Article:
Two major events shocked global financial markets in 2016: Britons voted “Yes” to leaving the European Union in the “Brexit” referendum and American voters elected Donald Trump as the next president of the United States. Both came as “black swan” events that almost nobody had seriously expected to take place. We use the term “nobody” loosely because, in both cases, polls conducted before the votes were too tight to call, and even the actual results were won by very narrow margins of 52 per cent in the case of Brexit, and 47 per cent for Trump (versus 48 per cent for Hillary Clinton) in the popular vote of the U.S. election. Nonetheless, pundits and news media, earlier so confident in their predictions, were heavily criticized after the results. How could their views have been so wrong and so distant from reality?
Another surprise was how changeable our views can be. Initially, many experts had argued the impossibility of both Brexit and Trump’s victory. After the votes, these same experts offered another set of equally vigorous arguments to explain why they had been so wrong. The initial reactions of stock markets suggested that these results were disastrous: stock indexes plummeted in the first few hours of trading, then quickly recovered and went on to reach new highs—investors were apparently convinced that these disasters were not that disastrous after all! In fact, the markets became quite optimistic. These errors of view have proven to be financially and socially disruptive—not only as reflected in the severe market fluctuations, but also in the potential impact on economic growth and the political landscape over the next few decades. How could people change their views so quickly and easily?
Buddhist teachings have much to say on the subject of view. The One Thing Sutra (Pali: Ekadhammapali Sutta) explains that wrong view is like a bitter cucumber seed being planted in moist soil; all the nutrients from the soil and water will only contribute to the fruition of a bitter cucumber because that is the nature of the seed itself: (Bodhi 2012, 118)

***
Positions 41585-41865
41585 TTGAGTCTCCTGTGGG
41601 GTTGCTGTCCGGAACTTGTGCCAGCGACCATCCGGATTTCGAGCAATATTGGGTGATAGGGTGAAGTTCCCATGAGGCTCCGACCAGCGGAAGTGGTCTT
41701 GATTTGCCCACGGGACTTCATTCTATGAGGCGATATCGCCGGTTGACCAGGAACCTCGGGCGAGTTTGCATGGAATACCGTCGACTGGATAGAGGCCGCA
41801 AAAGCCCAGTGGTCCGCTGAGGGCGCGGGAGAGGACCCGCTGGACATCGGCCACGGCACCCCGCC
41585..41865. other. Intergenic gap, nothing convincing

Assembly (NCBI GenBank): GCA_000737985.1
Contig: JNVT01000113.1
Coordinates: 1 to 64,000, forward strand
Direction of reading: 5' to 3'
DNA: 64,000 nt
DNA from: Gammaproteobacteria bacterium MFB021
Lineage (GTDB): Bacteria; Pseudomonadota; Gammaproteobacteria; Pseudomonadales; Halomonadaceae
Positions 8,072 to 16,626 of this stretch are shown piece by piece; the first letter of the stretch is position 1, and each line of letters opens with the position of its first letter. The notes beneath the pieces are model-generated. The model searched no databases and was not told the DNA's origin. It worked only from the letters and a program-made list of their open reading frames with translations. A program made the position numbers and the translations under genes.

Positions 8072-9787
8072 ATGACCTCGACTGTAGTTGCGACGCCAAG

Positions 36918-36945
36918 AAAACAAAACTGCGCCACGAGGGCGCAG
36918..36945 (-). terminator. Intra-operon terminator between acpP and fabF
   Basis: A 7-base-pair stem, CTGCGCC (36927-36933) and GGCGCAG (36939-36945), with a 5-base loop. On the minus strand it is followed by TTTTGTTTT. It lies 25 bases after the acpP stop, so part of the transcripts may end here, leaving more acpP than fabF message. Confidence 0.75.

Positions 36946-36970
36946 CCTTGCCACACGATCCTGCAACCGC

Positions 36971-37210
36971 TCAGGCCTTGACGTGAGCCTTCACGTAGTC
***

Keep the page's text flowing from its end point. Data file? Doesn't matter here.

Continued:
For a person of wrong view, whatever bodily, verbal, or mental kamma he instigates and undertakes in accordance with that view, and whatever his volition, yearning, inclination, and volitional activities, all lead to to what is unwished for, undesired, and disagreeable, to harm and suffering. For what reason? Because the view is bad.
From the Buddhist perspective, wrong view is the root cause of human suffering. The Buddha taught on the one hand that wrong view explains why “unarisen unwholesome qualities arise and arisen unwholesome qualities increase and expand.” (Bodhi 2012, 116) On the other hand, it also mostly accounts for why our “unarisen wholesome qualities do not arise and arisen wholesome qualities decline.” (Bodhi 2012, 117) It also leads to our being “reborn in the plane of misery, in a bad destination, in the lower world, in hell.” (Bodhi 2012, 117)
How do we judge whether our view is right or wrong? In The Discourse on Right View Sutra (Pali: Sammaditthi Sutta), the Venerable Sariputta elaborates that Right View is considered in relation to wholesomeness, nutriment, the Four Noble Truths, and the Doctrine of Dependent Origination. (MN 9) In other words, right view is assessed with respect to how we perceive the nature of reality and morality. Karunadasa (2015, 79) argues that this is an important distinction in our Buddhist practice because “our perspectives on the nature of reality play a crucial role in how we conduct ourselves in our individual and social life, how we respond to the social environment.”